Greening cities: San Francisco and Columbus, Ohio
Voters in Columbus, Ohio, a state that overwhelmingly voted for Trump, passed a ballot measure demanding the city government buy 100% of its electricity from renewable sources by 2023. With a population of almost 900,000, it’s both Ohio’s capital and largest city. Passing with 76% support, now energy behemoth American Electric Power, which is based in the city and supplies most of its energy, must begin implementing a local clean generation strategy. Symbolically, AEP’s headquarters’ tower dominates the city’s skyline similar to how the company has long dominated much of the nation’s energy infrastructure. Among the first utilities to rely on long-distance transmission wires to import energy from coal plants situated adjacent to hundreds of regional mines, since 2010 no other utility has shed more coal capacity than AEP—though it hasn’t done so willingly. Days after the election, it released plans to retire over 5.6GW—half its remaining coal fleet, by 2030.
Columbus’ plan will be one of the largest bulk-buying clean energy programs in the country and illustrates how city governments can force the uptake of clean energy, even in states with corrupt legislatures who actively block wind and solar development. Ohio is in the midst of an epic $1 billion bribery scandal tied to the General Assembly’s passage of a bill last year that subsidized nuclear and coal power and dramatically overturned requirements for renewables and energy efficiency. Dozens of legislators, including the once powerful Speaker of the House, are now facing jail time (as explained by Dr. Leah Stokes’ in her excellent Drilled podcast or here).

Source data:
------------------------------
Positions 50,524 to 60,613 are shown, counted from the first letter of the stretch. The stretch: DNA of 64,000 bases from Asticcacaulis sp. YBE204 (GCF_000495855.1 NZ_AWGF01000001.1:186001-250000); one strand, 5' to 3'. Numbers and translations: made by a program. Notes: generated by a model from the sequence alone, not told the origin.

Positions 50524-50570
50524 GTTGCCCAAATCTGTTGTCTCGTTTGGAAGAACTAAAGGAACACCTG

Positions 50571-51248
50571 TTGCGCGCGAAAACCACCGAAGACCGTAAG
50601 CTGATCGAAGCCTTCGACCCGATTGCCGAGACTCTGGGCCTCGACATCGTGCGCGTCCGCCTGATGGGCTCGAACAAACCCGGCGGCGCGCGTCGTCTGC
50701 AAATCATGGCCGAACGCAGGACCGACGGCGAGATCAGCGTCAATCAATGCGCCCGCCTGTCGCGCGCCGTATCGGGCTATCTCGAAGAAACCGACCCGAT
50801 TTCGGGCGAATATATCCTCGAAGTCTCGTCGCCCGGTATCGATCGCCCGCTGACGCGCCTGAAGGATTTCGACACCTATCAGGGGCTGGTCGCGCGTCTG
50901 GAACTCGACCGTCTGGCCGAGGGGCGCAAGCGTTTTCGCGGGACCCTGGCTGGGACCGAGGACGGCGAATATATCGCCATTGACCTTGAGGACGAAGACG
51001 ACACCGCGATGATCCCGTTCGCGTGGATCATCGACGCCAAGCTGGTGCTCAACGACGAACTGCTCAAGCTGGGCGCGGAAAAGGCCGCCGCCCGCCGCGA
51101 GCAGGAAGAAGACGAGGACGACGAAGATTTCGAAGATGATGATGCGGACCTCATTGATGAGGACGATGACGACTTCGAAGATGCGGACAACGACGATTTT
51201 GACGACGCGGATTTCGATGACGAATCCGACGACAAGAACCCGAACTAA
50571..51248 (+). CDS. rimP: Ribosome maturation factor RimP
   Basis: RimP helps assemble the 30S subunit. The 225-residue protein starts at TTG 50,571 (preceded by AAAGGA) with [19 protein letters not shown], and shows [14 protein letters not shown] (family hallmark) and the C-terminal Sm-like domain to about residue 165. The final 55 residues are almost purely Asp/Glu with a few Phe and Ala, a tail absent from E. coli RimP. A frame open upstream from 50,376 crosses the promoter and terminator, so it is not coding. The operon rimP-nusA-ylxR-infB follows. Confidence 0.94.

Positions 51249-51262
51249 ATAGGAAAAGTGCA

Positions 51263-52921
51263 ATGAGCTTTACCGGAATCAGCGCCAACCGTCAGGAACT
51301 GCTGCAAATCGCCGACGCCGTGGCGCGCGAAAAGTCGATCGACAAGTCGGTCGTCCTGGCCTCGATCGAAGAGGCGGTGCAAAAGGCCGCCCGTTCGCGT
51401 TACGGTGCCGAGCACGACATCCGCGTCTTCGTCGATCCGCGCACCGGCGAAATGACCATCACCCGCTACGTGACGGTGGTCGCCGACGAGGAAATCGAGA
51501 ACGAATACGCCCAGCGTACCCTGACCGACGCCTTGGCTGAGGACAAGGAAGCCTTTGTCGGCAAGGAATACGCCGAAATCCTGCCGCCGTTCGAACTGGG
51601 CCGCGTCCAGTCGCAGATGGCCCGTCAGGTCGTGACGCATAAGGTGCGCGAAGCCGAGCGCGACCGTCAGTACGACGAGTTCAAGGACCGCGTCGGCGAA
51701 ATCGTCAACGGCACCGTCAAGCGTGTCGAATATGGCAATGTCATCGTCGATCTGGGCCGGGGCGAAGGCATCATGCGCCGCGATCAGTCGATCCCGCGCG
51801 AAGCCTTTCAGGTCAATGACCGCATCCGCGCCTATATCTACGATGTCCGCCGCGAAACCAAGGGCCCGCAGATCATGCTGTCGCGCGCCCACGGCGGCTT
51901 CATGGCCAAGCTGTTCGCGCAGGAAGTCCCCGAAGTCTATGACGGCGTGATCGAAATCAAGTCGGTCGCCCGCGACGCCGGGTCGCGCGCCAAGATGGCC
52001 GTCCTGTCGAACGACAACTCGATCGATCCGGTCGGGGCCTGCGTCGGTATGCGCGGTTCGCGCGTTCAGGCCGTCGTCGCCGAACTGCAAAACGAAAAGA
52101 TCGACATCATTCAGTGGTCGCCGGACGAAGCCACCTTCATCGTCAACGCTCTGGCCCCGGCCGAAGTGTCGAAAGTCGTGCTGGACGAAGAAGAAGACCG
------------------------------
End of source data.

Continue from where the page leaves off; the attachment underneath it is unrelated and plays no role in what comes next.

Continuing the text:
With everyone focused on Washington, San Francisco’s Board of Supervisors unanimously voted to ban new fossil gas hookups. According to the city’s estimates, roughly 40% of its overall greenhouse gas emissions, and 80% of building emissions, come from fugitive leakage and local combustion. Going forward, all new homes, offices and restaurants must be powered by electricity alone, which the San Francisco Chronicle estimates will apply to more than 54,000 dwellings and 32 million square feet of commercial space in the city’s development pipeline. Statewide, almost 40 other California cities have adopted similar building codes—including bans.